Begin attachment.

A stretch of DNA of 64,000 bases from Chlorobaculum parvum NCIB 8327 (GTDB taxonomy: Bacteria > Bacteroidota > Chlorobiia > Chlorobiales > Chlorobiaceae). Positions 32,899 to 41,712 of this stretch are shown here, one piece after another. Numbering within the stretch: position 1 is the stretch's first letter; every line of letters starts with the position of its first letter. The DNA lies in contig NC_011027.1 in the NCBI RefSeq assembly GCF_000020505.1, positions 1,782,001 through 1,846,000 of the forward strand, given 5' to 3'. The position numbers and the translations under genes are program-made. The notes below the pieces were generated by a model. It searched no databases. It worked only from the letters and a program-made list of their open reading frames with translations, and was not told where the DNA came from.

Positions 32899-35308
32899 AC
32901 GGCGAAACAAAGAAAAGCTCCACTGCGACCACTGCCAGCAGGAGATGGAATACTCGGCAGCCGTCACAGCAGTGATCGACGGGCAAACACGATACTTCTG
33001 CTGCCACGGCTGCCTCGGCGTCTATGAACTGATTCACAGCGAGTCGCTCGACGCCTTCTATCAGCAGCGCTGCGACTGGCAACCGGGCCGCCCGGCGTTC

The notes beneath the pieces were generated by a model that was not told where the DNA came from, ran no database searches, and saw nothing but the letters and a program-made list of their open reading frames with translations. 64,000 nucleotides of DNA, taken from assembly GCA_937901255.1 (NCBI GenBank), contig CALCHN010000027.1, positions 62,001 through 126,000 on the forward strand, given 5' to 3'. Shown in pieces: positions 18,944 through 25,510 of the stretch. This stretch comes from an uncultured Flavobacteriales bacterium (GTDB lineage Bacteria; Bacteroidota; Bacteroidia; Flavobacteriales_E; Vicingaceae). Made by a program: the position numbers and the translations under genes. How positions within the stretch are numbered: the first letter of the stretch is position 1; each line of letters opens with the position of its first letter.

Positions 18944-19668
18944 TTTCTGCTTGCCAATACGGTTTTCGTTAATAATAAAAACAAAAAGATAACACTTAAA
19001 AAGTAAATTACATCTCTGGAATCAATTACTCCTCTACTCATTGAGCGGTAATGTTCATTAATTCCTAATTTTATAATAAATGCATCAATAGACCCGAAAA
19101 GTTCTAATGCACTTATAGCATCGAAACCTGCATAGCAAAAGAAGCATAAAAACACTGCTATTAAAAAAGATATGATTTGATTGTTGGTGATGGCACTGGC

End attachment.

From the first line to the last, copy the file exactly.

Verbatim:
A stretch of DNA of 64,000 bases from Chlorobaculum parvum NCIB 8327 (GTDB taxonomy: Bacteria > Bacteroidota > Chlorobiia > Chlorobiales > Chlorobiaceae). Positions 32,899 to 41,712 of this stretch are shown here, one piece after another. Numbering within the stretch: position 1 is the stretch's first letter; every line of letters starts with the position of its first letter. The DNA lies in contig NC_011027.1 in the NCBI RefSeq assembly GCF_000020505.1, positions 1,782,001 through 1,846,000 of the forward strand, given 5' to 3'. The position numbers and the translations under genes are program-made. The notes below the pieces were generated by a model. It searched no databases. It worked only from the letters and a program-made list of their open reading frames with translations, and was not told where the DNA came from.

Positions 32899-35308
32899 AC
32901 GGCGAAACAAAGAAAAGCTCCACTGCGACCACTGCCAGCAGGAGATGGAATACTCGGCAGCCGTCACAGCAGTGATCGACGGGCAAACACGATACTTCTG
33001 CTGCCACGGCTGCCTCGGCGTCTATGAACTGATTCACAGCGAGTCGCTCGACGCCTTCTATCAGCAGCGCTGCGACTGGCAACCGGGCCGCCCGGCGTTC

The notes beneath the pieces were generated by a model that was not told where the DNA came from, ran no database searches, and saw nothing but the letters and a program-made list of their open reading frames with translations. 64,000 nucleotides of DNA, taken from assembly GCA_937901255.1 (NCBI GenBank), contig CALCHN010000027.1, positions 62,001 through 126,000 on the forward strand, given 5' to 3'. Shown in pieces: positions 18,944 through 25,510 of the stretch. This stretch comes from an uncultured Flavobacteriales bacterium (GTDB lineage Bacteria; Bacteroidota; Bacteroidia; Flavobacteriales_E; Vicingaceae). Made by a program: the position numbers and the translations under genes. How positions within the stretch are numbered: the first letter of the stretch is position 1; each line of letters opens with the position of its first letter.

Positions 18944-19668
18944 TTTCTGCTTGCCAATACGGTTTTCGTTAATAATAAAAACAAAAAGATAACACTTAAA
19001 AAGTAAATTACATCTCTGGAATCAATTACTCCTCTACTCATTGAGCGGTAATGTTCATTAATTCCTAATTTTATAATAAATGCATCAATAGACCCGAAAA
19101 GTTCTAATGCACTTATAGCATCGAAACCTGCATAGCAAAAGAAGCATAAAAACACTGCTATTAAAAAAGATATGATTTGATTGTTGGTGATGGCACTGGC